A Threadpool Story

I want to talk about a setting that you should usually never touch besides verifying it’s at the Microsoft recommended value. Then, I’ll tell you about why I touched it anyway. Sometimes that red button is too shiny.

red button showtime GIF by Our Cartoon President

Our story begins on a test server hosting a couple hundred databases. Over time, the server kept getting slower and slower when trying to navigate in SSMS. Query windows would take too much time to load, logging in would lag a bit, etc. When investigating with sp_Blitz, I found that the server had been experiencing Threadpool waits.

What are Threadpool Waits?

Threadpool waits occur when there are not enough threads available to handle the requests being made. The symptoms are what I mentioned above. SQL Server will seem sluggish or seem to be freezing up.

Common Threadpool Wait Scenarios

You may have queries that are simply taking too long to run and SQL Server isn’t able to keep up. If you suddenly started seeing Threadpool waits, did something recently change with your queries? Are queries causing more locks leading to a build up of blocked threads?

Another reason may be due to the maximum worker threads setting being set too low. If you’re wondering if this is the case, right click on your server in Object Explorer, select Properties, then Processors, and check Maximum worker threads towards the bottom.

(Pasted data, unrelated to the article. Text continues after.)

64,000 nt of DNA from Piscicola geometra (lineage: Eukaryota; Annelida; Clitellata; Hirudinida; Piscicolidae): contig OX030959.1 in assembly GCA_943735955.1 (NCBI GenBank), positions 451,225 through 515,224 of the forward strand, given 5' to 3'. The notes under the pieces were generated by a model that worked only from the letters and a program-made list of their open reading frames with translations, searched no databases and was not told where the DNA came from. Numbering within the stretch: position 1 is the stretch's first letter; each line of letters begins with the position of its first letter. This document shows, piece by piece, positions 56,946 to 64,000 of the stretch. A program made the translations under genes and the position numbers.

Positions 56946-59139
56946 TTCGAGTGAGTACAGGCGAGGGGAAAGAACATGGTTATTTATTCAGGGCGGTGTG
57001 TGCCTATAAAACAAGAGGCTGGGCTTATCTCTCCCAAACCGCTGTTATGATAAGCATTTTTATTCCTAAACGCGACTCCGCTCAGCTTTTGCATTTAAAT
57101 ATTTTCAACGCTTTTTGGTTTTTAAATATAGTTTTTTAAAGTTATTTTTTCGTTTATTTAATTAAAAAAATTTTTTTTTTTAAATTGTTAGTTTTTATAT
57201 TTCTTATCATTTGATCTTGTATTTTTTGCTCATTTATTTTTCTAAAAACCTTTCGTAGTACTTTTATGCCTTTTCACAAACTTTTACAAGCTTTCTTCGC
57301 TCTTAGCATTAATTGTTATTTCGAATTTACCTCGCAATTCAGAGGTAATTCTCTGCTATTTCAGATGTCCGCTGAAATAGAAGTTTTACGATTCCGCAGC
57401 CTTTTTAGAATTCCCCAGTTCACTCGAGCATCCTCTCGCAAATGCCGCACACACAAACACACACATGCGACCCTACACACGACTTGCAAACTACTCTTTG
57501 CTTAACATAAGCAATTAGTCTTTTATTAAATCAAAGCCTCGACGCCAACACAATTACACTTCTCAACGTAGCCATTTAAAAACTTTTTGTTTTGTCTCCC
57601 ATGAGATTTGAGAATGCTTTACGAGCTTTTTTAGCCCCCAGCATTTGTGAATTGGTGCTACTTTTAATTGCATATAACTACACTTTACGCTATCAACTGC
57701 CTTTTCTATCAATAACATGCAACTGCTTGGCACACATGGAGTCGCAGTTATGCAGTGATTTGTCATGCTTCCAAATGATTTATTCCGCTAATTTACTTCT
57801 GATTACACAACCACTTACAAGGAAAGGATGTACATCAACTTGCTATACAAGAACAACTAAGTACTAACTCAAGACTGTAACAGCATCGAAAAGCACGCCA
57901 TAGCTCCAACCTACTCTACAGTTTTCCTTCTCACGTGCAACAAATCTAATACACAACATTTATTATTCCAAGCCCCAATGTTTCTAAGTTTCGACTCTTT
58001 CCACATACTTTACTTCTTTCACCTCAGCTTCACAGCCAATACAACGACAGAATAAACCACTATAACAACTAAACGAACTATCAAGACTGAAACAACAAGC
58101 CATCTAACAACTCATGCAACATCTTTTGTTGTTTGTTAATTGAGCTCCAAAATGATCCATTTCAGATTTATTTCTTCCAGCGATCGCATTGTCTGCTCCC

Compare your settings against what Microsoft recommends:

Number of CPUs32-bit computer (up to SQL Server 2014 (12.x))64-bit computer (up to SQL Server 2016 (13.x) SP1)64-bit computer (starting with SQL Server 2016 (13.x) SP2 and SQL Server 2017 (14.x))
<= 4256512512
8288576576
16352704704
32480960960
6473614721472
128124824964480
256227245448576

Don’t be worried if you check this value and see your setting as 0. That’s actually a good thing. That means nobody has been messing around with the setting because 0 is the default and translates to whatever value you find when running the following query:

SELECT max_workers_count
FROM sys.dm_os_sys_info;
GO

SQL Server comes up with that value based on the formula:

Default Max Workers + ((Logical CPUs – 4) * Workers per CPU)

Our Story Continues

In my case, the server shouldn’t have had many active sessions. The databases were rarely being accessed and if they were accessed it was not all at once. At least that’s what it looked like from the outside. When running sp_WhoIsActive to take a look at activity, I found this:

While the screenshot only shows 10, there were hundreds and hundreds of Service Broker messages. Service broker was the culprit hogging all of the threads with BROKER_RECEIVE_WAITFOR. Since the server was not production and I could tell what load it was going to be under, I decided to increase the maximum worker threads beyond the recommendation. In this case it “fixed” the problem.

If this was in production and all of the databases were going to be under load, performance could crash and burn. Instead of changing maximum worker threads, it would be time to talk about adding CPUs or spreading the load across servers.

Thanks for reading!

One thought on “A Threadpool Story”

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